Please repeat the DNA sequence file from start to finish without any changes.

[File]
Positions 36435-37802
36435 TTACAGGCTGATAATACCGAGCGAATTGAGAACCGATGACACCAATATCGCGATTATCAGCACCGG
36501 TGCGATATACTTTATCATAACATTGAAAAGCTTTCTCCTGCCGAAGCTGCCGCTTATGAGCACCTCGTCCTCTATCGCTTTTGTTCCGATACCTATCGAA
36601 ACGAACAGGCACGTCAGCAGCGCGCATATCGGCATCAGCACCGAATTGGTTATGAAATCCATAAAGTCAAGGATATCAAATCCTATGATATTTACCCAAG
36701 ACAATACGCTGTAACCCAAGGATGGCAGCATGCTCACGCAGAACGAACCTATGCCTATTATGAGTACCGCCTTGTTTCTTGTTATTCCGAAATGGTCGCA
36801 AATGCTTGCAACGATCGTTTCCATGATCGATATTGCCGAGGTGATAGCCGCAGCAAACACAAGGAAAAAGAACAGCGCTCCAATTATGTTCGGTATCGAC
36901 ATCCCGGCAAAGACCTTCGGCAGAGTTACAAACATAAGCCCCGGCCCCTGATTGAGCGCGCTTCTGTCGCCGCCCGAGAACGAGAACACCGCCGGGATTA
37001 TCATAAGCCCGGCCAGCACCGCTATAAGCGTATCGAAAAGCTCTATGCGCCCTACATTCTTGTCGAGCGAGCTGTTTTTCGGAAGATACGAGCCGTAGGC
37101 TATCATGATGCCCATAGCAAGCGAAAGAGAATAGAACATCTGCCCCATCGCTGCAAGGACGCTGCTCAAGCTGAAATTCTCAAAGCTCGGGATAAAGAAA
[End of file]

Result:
Positions 36435-37802
36435 TTACAGGCTGATAATACCGAGCGAATTGAGAACCGATGACACCAATATCGCGATTATCAGCACCGG
36501 TGCGATATACTTTATCATAACATTGAAAAGCTTTCTCCTGCCGAAGCTGCCGCTTATGAGCACCTCGTCCTCTATCGCTTTTGTTCCGATACCTATCGAA
36601 ACGAACAGGCACGTCAGCAGCGCGCATATCGGCATCAGCACCGAATTGGTTATGAAATCCATAAAGTCAAGGATATCAAATCCTATGATATTTACCCAAG
36701 ACAATACGCTGTAACCCAAGGATGGCAGCATGCTCACGCAGAACGAACCTATGCCTATTATGAGTACCGCCTTGTTTCTTGTTATTCCGAAATGGTCGCA
36801 AATGCTTGCAACGATCGTTTCCATGATCGATATTGCCGAGGTGATAGCCGCAGCAAACACAAGGAAAAAGAACAGCGCTCCAATTATGTTCGGTATCGAC
36901 ATCCCGGCAAAGACCTTCGGCAGAGTTACAAACATAAGCCCCGGCCCCTGATTGAGCGCGCTTCTGTCGCCGCCCGAGAACGAGAACACCGCCGGGATTA
37001 TCATAAGCCCGGCCAGCACCGCTATAAGCGTATCGAAAAGCTCTATGCGCCCTACATTCTTGTCGAGCGAGCTGTTTTTCGGAAGATACGAGCCGTAGGC
37101 TATCATGATGCCCATAGCAAGCGAAAGAGAATAGAACATCTGCCCCATCGCTGCAAGGACGCTGCTCAAGCTGAAATTCTCAAAGCTCGGGATAAAGAAA